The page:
Dish Networks Wants to Develop a Blockchain Anti-Piracy System

  • Dish Networks is processing a new approach in tackling the piracy problem, and it’s going to be a blockchain system.
  • Blockchain systems are hard to crack, infiltrate, and infect with non-confirmable transactions.
  • This could be the next money-making trick for Dish, besides helping the industry in general fight piracy.

Dish Networks, the US-based TV provider, owner of Sling TV, and the notorious anti-piracy entity is back in the spotlight. According to recent reports, the media company wants to develop a blockchain-based system that would help fight piracy online. The system would enable other anti-piracy entities to join in, access it, and use it for the management of their content and the determination of what belongs to whom. In fact, Dish has filed a patent application for this blockchain-based anti-piracy system on July 9, 2018, and which was just published by the US patent office.

The description of the system talks about a software or hardware facility that is co-used by content owners to assert the ownership of content so that websites and services can quickly identify copyright-infringing user uploads. Each piece of content will be assigned a unique code for identification in the form of a watermark, or any other appropriate type of fingerprinting technology. Thanks to the proposed blockchain facility, the identifiers will be linked to items in a database where owners have access and jurisdiction to update the information. Each action of this type would be considered a blockchain transaction, benefiting from the confirmation process that underpins these systems.

Dish is going for an open service that will be decentralized, secure, and easily accessible, and this makes perfect sense. There are so many services and rightsholders out there, so creating a single system that would help everyone stay on the same page is crucial. However, while this system looks great in theory, we have never seen one in action so its effectiveness remains a question. If Dish manages to bring this project to fruition, pirates will immediately begin processing various methods to override or trick it, which is hard to do on blockchain systems. Still, we have many steps to be taken before we can evaluate it safely.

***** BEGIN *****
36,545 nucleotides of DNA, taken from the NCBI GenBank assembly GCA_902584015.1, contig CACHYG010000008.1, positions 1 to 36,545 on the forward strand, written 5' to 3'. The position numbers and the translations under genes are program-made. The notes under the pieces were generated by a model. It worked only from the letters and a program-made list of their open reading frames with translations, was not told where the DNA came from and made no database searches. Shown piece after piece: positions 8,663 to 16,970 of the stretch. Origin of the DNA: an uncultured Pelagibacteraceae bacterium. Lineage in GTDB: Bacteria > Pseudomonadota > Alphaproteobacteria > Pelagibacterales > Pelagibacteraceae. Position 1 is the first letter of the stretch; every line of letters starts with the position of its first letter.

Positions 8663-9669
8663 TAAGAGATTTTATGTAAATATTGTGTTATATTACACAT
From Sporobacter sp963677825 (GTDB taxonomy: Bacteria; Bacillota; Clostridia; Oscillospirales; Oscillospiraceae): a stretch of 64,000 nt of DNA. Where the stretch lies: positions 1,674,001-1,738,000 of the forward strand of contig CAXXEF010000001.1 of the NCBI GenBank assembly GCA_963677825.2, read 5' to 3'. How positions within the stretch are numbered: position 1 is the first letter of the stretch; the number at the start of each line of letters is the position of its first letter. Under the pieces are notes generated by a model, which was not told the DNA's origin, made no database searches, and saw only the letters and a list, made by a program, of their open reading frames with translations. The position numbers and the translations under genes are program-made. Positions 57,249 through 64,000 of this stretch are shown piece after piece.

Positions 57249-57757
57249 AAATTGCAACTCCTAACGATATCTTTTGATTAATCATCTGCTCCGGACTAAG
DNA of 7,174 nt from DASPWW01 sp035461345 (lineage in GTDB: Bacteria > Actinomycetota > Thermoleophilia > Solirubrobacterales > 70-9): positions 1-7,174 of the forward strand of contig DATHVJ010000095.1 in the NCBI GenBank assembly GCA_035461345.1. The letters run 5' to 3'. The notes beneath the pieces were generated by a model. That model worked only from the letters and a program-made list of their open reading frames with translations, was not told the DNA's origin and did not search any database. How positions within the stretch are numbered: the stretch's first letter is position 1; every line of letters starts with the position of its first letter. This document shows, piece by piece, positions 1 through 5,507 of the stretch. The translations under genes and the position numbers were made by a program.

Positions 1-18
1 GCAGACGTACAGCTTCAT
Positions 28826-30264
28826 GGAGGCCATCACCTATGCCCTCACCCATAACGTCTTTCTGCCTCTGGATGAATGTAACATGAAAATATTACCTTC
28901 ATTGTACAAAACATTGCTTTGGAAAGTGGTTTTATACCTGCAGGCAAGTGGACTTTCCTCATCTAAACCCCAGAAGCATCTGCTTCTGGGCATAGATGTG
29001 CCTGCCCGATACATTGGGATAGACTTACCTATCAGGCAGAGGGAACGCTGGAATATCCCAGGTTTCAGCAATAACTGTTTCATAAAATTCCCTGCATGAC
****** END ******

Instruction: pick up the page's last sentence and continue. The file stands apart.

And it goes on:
Dish Networks has been prosecuting pirate IPTV platforms and resellers since last summer, targeting IPGuys, East IPTV, SET TV, and Easybox IPTV. The firm is among the entities that have been hit the hardest by the cord-cutting trend, and instead of making a transition to the evolution of the market that is streaming technologies, it is investing resources in prosecution of copyright infringement actors. While requesting damage compensations is one way to make money, pirates are often elusive. All that said, Dish’s upcoming blockchain could be used for generating well-needed revenue too.

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